Yeah. I think let me add a little bit of color to what Paul was saying. In my reading and I only read kind of half of it or a third of it, because a lot going on this week as you can imagine. But the impression that I get is that, it is a similar type of report that we received before with similar types of issues, similar stances on the policy issues, and so there's nothing that I saw personally that was an out of less field kind of an argument that is different from the kind of things that have been argued before by that group.

Martin A. Kropelnicki -- President and Chief Executive Officer

And I agree with that position, Tom. I read it all and it is not uncommon position for ORA to take, but it is to our Cal PA, but it is very similar to what we've seen in the last two rate case cycles.

Thomas F. Smegal, III -- Vice President, Chief Financial Officer and Treasurer

And then the question about settlement or not, it really comes down to the willingness of both parties to settle. So we have filled that we put on a stronger case in this rate case cycle, stronger every time we filed, with more backup and more evidence behind our position. So with this -- for the positions that are in dispute will just have to look very carefully at what is the evidence that we present, what is the evidence that Cal PA is presenting and maybe other interveners, and then decide on whether settlements appropriate based upon their willingness to settle at terms that we would be willing to settle on.

Martin A. Kropelnicki -- President and Chief Executive Officer

And there are also evidentiary hearings scheduled for the summer. So we ca -- we have those in front of us as well.

Jonathan Reeder -- Wells Fargo -- Analyst

What are the dates on those evidentiary hearings?

Thomas F. Smegal, III -- Vice President, Chief Financial Officer and Treasurer

You know, Jonathan, we could probably point you to the website at the commission were those are listed, those often change as the parties attempt to negotiate settlement. So that's at the CPUC's website. There's a scoping memo for the proceeding and it has those dates on there.

Paul G. Townsley -- Vice President, Corporate Development and Chief Regulatory Officer

So you need to get a settlement, I mean, it doesn't necessarily have to be in front of those hearings, it would be nice if they were, but...

Thomas F. Smegal, III -- Vice President, Chief Financial Officer and Treasurer

Yeah. We had settlements both ways. We've had settlements before hearing and we've had settlements after hearing. So typically they would -- any settlement would be before hearing so that the hearing can just focus on any absolute issues, but sometimes you get to a hearing and then everybody realizes that positions around that or whatever.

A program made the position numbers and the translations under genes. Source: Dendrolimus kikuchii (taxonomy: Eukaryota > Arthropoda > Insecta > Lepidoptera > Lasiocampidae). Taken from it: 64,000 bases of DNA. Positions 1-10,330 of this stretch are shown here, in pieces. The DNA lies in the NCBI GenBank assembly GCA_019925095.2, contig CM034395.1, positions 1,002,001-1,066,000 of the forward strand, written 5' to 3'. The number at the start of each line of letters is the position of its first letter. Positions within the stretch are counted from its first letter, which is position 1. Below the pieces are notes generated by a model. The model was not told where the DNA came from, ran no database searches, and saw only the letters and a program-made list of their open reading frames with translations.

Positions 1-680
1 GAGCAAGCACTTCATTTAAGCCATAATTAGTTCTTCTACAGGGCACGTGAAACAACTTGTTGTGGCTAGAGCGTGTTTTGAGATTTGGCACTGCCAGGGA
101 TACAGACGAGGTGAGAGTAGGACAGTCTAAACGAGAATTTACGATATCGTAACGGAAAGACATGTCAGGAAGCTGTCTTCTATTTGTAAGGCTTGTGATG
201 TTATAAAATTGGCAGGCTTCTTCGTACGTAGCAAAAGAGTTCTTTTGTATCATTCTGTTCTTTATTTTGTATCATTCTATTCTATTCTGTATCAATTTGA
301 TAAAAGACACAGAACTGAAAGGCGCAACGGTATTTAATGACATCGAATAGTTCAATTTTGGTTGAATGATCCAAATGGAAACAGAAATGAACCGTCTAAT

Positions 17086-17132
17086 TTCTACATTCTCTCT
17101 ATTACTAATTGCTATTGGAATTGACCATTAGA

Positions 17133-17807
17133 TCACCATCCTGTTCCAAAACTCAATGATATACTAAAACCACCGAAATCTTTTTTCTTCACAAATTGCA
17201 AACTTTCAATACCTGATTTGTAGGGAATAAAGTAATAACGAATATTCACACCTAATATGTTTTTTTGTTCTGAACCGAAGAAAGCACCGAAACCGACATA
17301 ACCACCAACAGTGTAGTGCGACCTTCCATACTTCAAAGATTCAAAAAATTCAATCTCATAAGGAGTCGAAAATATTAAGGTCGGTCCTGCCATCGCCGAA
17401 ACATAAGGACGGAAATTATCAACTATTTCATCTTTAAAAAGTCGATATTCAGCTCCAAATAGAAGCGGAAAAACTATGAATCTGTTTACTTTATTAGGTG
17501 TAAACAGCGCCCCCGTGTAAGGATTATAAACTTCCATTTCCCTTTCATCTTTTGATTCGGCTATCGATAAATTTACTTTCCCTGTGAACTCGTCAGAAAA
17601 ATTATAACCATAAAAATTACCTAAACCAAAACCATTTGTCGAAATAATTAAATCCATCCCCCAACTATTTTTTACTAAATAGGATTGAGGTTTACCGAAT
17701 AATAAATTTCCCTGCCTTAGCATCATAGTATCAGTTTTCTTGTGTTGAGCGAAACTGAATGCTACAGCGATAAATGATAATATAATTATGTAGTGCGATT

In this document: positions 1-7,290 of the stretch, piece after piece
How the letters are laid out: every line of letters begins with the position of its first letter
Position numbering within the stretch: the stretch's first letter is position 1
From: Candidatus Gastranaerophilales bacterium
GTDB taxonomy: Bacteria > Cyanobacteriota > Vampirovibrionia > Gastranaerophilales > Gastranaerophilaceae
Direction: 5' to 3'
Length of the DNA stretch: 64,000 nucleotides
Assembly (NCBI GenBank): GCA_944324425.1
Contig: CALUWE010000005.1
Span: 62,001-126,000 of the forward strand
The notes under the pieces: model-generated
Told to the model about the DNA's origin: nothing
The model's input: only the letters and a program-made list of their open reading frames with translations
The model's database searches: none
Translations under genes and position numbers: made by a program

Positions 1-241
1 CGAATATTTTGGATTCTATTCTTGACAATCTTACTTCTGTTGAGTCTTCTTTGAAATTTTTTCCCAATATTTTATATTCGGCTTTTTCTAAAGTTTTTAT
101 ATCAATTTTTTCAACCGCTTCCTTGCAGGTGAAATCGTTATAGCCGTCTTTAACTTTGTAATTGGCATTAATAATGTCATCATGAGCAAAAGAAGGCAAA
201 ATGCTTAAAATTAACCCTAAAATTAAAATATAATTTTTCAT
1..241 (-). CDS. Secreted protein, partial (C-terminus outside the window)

Jonathan Reeder -- Wells Fargo -- Analyst

Okay. And then last question for me, the Travis Air Force Base, can you remind us about the CapEx rate base growth opportunity there, if I recall correctly start with the rebate value of zero and then start building it up as you invest the capital.

Thomas F. Smegal, III -- Vice President, Chief Financial Officer and Treasurer

That's right. We have about $12 million of initial capital investment that we're going to be making over the first couple of years of the program there. And I believe the total is about $50 million when we announced the deal and obviously inflation happens and other things might come up, but the total CapEx that we had expected over the medium term was about $50 million.

Jonathan Reeder -- Wells Fargo -- Analyst

Okay, all right. Thanks very much for the time this morning.

Thomas F. Smegal, III -- Vice President, Chief Financial Officer and Treasurer

Okay. Thanks, Jonathan.

Operator

At this time I'm showing no further questions. I would like to turn the call back over to Tom for any closing remarks.

Thomas F. Smegal, III -- Vice President, Chief Financial Officer and Treasurer

Great. Well, thank you all for your interest in our earnings call this morning, and we look forward to talking with you throughout 2019. Marty, do you want to fill in anything there?

Martin A. Kropelnicki -- President and Chief Executive Officer

No. I think 2018 was certainly a really busy year. We started off 2019 with a bang and we remained steadfast on our execution of our business model, in particular the infrastructure improvement plan and getting to this rate case. So we appreciate your support, and any questions feel free to give us a call. Thank you.

Thomas F. Smegal, III -- Vice President, Chief Financial Officer and Treasurer

Thank you.

Operator

Ladies and gentlemen, thank you for your participation in today's conference. This does conclude the program. You may now disconnect. Everyone, have a great day.

Duration: 39 minutes

Call participants:

David B. Healey -- Vice President and Corporate Controller

Thomas F. Smegal, III -- Vice President, Chief Financial Officer and Treasurer

Martin A. Kropelnicki -- President and Chief Executive Officer

Paul G. Townsley -- Vice President, Corporate Development and Chief Regulatory Officer

Durgesh Chopra -- Evercore -- Analyst

Jonathan Reeder -- Wells Fargo -- Analyst

More CWT analysis